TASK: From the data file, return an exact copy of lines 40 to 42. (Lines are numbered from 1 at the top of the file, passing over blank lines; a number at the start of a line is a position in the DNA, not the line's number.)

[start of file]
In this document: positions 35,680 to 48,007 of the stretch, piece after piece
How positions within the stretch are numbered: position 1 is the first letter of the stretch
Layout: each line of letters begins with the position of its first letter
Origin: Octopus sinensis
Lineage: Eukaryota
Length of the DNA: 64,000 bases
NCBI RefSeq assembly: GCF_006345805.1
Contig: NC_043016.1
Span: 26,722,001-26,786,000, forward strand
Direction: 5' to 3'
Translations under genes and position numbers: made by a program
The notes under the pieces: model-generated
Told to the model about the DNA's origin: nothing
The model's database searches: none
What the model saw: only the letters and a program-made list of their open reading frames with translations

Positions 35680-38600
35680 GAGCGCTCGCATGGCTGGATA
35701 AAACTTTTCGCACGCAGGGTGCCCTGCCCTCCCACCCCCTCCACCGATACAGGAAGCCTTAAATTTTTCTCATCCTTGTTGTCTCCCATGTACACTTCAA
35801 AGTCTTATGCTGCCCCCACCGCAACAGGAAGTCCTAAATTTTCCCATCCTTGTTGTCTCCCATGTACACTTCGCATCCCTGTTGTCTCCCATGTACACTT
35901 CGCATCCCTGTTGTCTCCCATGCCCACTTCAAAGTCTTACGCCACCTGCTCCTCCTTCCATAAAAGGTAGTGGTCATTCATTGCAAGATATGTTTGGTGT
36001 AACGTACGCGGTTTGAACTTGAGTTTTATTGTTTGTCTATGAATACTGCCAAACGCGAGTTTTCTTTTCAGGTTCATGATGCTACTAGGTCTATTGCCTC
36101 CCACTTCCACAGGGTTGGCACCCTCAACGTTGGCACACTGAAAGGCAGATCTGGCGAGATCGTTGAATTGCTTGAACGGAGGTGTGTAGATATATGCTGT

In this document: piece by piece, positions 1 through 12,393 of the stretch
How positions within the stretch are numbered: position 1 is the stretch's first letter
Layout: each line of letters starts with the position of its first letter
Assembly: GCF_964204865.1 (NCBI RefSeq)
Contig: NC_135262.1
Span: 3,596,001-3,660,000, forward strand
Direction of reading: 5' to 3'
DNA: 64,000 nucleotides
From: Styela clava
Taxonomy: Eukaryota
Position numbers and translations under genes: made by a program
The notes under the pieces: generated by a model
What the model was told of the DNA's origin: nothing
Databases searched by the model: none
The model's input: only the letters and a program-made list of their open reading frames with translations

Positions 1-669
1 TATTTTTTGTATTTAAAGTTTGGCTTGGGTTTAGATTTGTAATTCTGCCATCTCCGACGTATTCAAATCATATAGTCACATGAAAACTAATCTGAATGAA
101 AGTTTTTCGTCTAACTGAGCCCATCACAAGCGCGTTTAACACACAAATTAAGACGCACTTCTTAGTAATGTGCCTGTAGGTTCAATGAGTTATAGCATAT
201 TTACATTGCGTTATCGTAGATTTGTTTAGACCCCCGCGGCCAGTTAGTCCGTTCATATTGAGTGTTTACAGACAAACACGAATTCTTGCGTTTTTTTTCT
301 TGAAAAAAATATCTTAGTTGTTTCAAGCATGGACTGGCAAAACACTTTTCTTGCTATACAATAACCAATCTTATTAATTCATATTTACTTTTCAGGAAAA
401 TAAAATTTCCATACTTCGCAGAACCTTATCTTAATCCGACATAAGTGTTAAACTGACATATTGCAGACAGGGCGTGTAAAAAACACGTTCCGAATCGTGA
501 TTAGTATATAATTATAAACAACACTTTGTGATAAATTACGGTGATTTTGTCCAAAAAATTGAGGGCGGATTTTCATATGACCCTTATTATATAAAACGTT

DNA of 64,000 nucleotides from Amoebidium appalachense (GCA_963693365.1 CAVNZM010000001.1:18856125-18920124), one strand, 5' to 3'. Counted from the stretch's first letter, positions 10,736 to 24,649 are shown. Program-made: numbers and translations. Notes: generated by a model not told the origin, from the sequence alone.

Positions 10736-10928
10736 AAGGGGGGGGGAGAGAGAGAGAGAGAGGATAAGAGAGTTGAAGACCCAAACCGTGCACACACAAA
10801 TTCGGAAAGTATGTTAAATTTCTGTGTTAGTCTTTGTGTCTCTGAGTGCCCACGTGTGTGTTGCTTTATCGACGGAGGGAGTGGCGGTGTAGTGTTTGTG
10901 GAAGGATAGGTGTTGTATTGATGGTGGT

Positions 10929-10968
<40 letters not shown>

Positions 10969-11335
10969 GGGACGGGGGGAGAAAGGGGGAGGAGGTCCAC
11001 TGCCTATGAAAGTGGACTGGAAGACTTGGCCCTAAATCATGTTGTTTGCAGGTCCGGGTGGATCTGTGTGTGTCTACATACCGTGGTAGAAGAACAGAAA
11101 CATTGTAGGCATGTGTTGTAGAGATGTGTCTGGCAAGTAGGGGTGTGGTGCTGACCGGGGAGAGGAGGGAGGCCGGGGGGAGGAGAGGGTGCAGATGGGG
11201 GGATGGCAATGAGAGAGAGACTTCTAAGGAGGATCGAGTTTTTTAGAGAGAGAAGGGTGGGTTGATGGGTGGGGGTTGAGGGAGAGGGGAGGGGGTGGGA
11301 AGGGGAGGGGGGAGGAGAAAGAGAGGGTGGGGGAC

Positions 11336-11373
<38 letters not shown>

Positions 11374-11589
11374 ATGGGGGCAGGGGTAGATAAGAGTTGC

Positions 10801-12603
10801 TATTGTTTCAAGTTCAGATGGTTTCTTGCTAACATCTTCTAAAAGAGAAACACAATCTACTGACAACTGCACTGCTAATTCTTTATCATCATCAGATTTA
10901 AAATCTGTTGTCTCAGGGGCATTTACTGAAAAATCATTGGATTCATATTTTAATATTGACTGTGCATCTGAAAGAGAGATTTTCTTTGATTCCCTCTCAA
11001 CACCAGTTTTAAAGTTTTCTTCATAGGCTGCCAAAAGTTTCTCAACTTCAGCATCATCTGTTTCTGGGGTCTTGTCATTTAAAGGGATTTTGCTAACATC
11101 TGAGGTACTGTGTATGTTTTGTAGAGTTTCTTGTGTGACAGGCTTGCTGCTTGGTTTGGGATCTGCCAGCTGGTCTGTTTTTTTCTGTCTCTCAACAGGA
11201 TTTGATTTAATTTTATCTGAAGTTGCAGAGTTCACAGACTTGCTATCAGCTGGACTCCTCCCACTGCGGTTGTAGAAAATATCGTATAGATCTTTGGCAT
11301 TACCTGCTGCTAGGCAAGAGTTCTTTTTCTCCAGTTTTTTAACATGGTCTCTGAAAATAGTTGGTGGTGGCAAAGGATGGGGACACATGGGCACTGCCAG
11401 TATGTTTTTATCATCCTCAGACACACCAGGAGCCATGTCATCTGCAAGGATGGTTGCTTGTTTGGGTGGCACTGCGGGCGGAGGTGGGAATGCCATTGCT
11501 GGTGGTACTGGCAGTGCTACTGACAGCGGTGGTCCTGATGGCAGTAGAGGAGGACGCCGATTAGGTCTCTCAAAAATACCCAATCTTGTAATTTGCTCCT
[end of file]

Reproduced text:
101 AGTTTTTCGTCTAACTGAGCCCATCACAAGCGCGTTTAACACACAAATTAAGACGCACTTCTTAGTAATGTGCCTGTAGGTTCAATGAGTTATAGCATAT
201 TTACATTGCGTTATCGTAGATTTGTTTAGACCCCCGCGGCCAGTTAGTCCGTTCATATTGAGTGTTTACAGACAAACACGAATTCTTGCGTTTTTTTTCT
301 TGAAAAAAATATCTTAGTTGTTTCAAGCATGGACTGGCAAAACACTTTTCTTGCTATACAATAACCAATCTTATTAATTCATATTTACTTTTCAGGAAAA